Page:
Walter Venafro hosts Saturday afternoons on JAZZ.FM91
It often feels like summer isn’t long enough.
So, whenever you get a chance to kick back or get away for a while, you’ve got to make the best of it. And however you choose to spend your summer, you could probably use some great music to go along with it.
Of course, JAZZ.FM91 has you covered 24/7, bringing you the best in jazz from here in Canada and around the world. As we head into another long weekend, we wanted to give you this specially curated list of jazz records that are a great fit for these warm, fun and relaxing summer days.
St Germain – Tourist
If you like your jazz with contemporary rhythms of hip hop, dub and electronic, then this album fits the bill. Tourist has sold more than 4 milliion copies since its 2000 release, and it continues to be a go-to recording for house parties and backyard gatherings.
Chet Baker – Chet Baker Sings
Chet Baker and summertime are made for each other. For those hot, sunny days, the West Coast jazz figure’s 1954 debut is pure cool.
Frank Sinatra – Sinatra at the Sands
Let’s face it: Every long weekend deserves at least a little Frank Sinatra. The fact that this 1966 album was recorded live with Count Basie and his orchestra under the direction of Quincy Jones is more than enough reason to listen. Mix in all the entertaining banter, and you’ve got pure magic.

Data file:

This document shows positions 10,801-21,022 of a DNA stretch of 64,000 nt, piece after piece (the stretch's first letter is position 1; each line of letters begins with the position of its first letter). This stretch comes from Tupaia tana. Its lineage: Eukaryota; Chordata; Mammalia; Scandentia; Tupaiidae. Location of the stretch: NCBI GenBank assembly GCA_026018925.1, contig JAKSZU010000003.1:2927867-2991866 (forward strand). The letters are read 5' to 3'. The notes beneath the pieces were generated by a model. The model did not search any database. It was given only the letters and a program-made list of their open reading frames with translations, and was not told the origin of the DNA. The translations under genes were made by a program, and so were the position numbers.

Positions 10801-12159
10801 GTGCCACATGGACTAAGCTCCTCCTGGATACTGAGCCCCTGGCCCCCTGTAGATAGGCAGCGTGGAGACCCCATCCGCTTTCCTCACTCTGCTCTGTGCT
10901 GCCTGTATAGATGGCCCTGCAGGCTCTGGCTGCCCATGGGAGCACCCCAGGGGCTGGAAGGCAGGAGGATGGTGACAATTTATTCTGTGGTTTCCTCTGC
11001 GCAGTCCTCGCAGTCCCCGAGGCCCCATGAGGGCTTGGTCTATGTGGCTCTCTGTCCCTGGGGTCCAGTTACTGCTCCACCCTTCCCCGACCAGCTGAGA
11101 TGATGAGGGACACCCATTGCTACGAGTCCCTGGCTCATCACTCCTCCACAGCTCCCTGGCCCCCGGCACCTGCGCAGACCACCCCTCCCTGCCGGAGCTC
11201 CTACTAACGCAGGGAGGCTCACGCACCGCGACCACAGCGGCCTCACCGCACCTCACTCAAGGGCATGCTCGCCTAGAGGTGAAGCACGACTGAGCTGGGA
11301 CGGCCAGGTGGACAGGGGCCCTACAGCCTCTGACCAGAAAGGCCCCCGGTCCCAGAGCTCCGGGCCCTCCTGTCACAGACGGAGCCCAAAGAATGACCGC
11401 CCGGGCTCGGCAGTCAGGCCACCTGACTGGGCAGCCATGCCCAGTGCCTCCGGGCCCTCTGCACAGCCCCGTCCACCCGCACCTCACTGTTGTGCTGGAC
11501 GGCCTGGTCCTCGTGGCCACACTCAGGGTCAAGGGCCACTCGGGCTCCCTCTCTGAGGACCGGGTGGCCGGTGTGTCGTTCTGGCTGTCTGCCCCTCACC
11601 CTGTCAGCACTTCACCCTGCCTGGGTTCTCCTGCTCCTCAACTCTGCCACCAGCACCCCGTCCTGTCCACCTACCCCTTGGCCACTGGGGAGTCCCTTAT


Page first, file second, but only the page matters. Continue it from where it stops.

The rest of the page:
John Scofield – Überjam
I’m a pushover when it comes to mixing jazz and funk. John Scofield does it extremely well on this 2002 outing, with some great musicians who create a nice groove for him to play over.
Stan Getz and João Gilberto – Getz/Gilberto
Summer without bossa nova isn’t really summer, is it? And this 1964 record is the one that started it all. Sadly, Gilberto died just this summer at the age of 88 — but he left behind a legacy as the “father of bossa nova” that will be remembered for ages.
Oscar Peterson Trio – Night Train
This is classic Oscar Peterson from 1963, playing with the legendary trio featuring Ray Brown and Ed Thigpen. Fun fact: Back in the day, it was this album that made future Canadian star Diana Krall want to become a jazz pianist. Put on Night Train on a warm, starry night and let your worries melt away.
Herbie Hancock – Thrust
Herbie Hancock showcases plenty of variation throughout the 38 minutes of his 1974 album Thrust: jazz rock, funk, soul and African rhythms. The rhythm, improvisation and overall vibe has inspired many young musicians — and hopefully will do the same in the future.
Weather Report – Heavy Weather
This one might be the most important jazz-fusion album ever recorded, and ended up being Weather Report’s most commercially successful effort. It’s certainly one that I make sure to have on my summer vacation playlist every year.